The Art-Union and Photography, 1839-1854: The First Fifteen Years of Critical Engagement between Two Cultural Icons of Nineteenth-Century Britain Page: 40
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the photograph as an artistic object-whether individually or as a part of an exhibition-is rarely
a topic of exploration in these journals.19 It is unknown why these journals did not provide their
readers with detailed analysis of this or any other exhibitions.20 Such exhibitions were rare
during this period, but at least six major expositions occurred between 1839 and 1846.21 Groups
such as the British Association, the Royal Scottish Academy, and the Royal Polytechnic
sponsored them; they included works by well-known contemporary photographers, such as
Daguerre, Talbot, and Antoine Claudet. The Athenaeum, in the "Our Weekly Gossip" section of
its March 16, 1839 issue, mentions that "specimens of photogenic drawing, by Mr. Fox Talbot
19 The Art-Union discusses in its March 1841 issue an exhibition at the Royal Polytechnic Institution of proof-
impressions made from daguerreotype plates by Dr. Christian Joseph Berres (1796-1844) of Vienna. Berres,
professor of anatomy in Vienna, researched and published works on microscopic anatomy, including blood vessels,
nerves, and tissue. In 1840, Berres as well as "the Viennese physical scientist Andreas Ritter von Ettingshausen
produced wonderfully sharp daguerreotype images of microscopic cross-sections of botanical specimens." Berres
was also interested in photography. He was a member of the Ftirstenhofrunde, which was a club of photographic
pioneers that existed from 1840 to 1842, and is traditionally viewed as "the earliest association which centered on
the application of photography in Austria." Berres succeeded in converting the "daguerreotype image into a printing
plate suitable for intaglio printing" through either "direct chemical action, or by electro-chemical processes in
engraving these plates." He was the first person to publish a work containing these etched daguerreotypes, Phototyp
nach der Erfindung des Prof Berres in Wien (Vienna, 1840). It contained five photomechanical heliogravures
plates from daguerreotypes, etched with nitric acid-and was an early example of photographic illustration
accompanying printed text. plates created by the etching of daguerreotype plates with nitric acid. The Art-Union
article describes the works as having been made by chemically engraving the plates, which gave them an appearance
of aqua-tinting as they hung framed in the gallery. No individual works are noticed, and instead of assessing the
exhibition's overall artistic quality, the article states that these proof-impressions are "curious and interesting
specimens of recent progress in the science of metallurgy." The Athenaeum noted merely that the same exhibition
had opened whereas the Literary Gazette gives no mention of this event. But, the Literary Gazette did provide an
example of a review of a single photographic image in 1842, which was something that neither The Art-Union nor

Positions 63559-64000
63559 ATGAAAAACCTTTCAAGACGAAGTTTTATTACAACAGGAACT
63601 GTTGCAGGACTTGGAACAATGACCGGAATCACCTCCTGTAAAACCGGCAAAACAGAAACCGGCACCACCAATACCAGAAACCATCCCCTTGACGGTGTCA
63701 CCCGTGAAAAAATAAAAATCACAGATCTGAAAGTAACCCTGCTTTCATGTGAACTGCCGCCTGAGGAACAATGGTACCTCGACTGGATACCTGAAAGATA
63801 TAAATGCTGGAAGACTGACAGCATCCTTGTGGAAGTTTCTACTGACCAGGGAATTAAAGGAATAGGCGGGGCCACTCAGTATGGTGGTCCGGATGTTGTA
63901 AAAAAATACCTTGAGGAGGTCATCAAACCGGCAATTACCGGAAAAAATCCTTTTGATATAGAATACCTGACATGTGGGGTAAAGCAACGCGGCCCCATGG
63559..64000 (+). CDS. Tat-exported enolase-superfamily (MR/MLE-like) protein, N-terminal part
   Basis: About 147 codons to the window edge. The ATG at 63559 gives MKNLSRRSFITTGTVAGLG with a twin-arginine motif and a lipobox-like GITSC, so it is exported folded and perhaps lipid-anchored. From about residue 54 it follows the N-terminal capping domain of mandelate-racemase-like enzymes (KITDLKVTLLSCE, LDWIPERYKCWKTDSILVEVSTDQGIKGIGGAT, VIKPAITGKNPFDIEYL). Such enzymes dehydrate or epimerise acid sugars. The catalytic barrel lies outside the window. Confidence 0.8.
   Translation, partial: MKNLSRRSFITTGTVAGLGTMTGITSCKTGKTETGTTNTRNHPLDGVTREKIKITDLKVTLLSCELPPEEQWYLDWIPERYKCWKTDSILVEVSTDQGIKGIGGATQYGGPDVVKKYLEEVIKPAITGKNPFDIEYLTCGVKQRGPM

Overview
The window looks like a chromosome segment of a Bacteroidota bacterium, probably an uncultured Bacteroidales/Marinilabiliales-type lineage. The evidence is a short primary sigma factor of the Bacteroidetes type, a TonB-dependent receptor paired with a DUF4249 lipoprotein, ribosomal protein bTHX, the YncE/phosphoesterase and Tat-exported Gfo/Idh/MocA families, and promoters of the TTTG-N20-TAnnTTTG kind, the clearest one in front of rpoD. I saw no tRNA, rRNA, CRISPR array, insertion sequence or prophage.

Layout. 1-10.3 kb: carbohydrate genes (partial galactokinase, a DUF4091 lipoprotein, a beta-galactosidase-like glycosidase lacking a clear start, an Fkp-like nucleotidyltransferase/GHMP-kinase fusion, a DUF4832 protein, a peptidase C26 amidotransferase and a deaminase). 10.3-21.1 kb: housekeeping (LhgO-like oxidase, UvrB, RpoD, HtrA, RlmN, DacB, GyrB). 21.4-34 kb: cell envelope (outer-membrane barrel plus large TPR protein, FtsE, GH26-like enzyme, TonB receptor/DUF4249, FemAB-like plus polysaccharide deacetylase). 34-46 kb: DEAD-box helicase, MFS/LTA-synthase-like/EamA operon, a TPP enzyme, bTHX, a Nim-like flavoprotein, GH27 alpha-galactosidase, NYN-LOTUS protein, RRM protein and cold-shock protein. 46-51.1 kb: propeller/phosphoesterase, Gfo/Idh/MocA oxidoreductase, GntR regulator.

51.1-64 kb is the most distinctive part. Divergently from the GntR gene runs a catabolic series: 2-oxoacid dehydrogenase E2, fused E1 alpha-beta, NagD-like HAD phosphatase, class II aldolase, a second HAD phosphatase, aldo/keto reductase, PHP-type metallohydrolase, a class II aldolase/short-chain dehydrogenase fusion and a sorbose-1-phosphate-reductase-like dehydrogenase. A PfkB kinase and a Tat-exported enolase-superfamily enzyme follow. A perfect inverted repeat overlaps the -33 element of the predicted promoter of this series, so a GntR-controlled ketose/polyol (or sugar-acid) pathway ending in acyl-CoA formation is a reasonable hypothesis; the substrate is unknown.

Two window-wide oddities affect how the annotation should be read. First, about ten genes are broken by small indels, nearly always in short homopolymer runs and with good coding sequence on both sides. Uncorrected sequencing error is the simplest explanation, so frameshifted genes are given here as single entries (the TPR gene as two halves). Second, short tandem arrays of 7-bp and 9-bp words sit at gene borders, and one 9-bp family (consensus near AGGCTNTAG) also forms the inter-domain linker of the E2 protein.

the Athenaeum did until their reviews of Talbot's The Pencil of Nature from 1844 to 1846. The Literary Gazette
offered a review of Claudet's daguerreotype of Queen Victoria's favorite horse, "Snowdrop": "The likeness is most
perfect. A glance will convey the knowledge that "Snowdrop" is a dapple-grey, and a horse of fine form. Saddled
and bridled, and martingaled, held by a groom, he is taken as ready for his august rider." The Art-Union 3 (March
1841): 49; Athenaeum no. 699 (March 20, 1841): 227; John Hannavy, ed., Encyclopedia of Nineteenth-Century
Photography (New York: Taylor & Francis Group, 2008): 1097, 1118, 1120, 1286; Historischen Kommission bei
der Bayerischen Akademie der Wissenschaften, Allgemeine Deutsche Biographie, Vol. 2 (Leipzig: Duncker &
Humblot, 1875): 507; Literary Gazette no. 1318 (23 April 1842): 284.
20 It is difficult to speculate why this was the case.
21 The Encyclopedia of Nineteenth-Century Photography claims that the first exclusively photographic exhibition
was not held until 1852. A database maintained by De Montfort University lists examples of photographic
exhibitions from 1839 forward, but the exhibitions held prior to 1852 also contained equipment displays, and as
such, were unlike a purely artistic gallery exhibition. For more information on photographic exhibitions in Victorian
Britain, see John Hannavy, ed., Encyclopedia of Nineteenth-Century Photography (New York: Taylor & Francis
Group, 2008), 508-509, and Roger Taylor, Photographic Exhibitions in Britain 1839-1865: Records from Victorian
Exhibition Catalogues (Leicester, England: De Montfort University, n.d.), http://peib.dmu.ac.uk/index.php (accessed
September 15, 2008).
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Boetcher, Derek Nicholas. The Art-Union and Photography, 1839-1854: The First Fifteen Years of Critical Engagement between Two Cultural Icons of Nineteenth-Century Britain, thesis, August 2011; Denton, Texas. (digital.library.unt.edu/ark:/67531/metadc84178/m1/44/: accessed May 24, 2017), University of North Texas Libraries, Digital Library, digital.library.unt.edu; .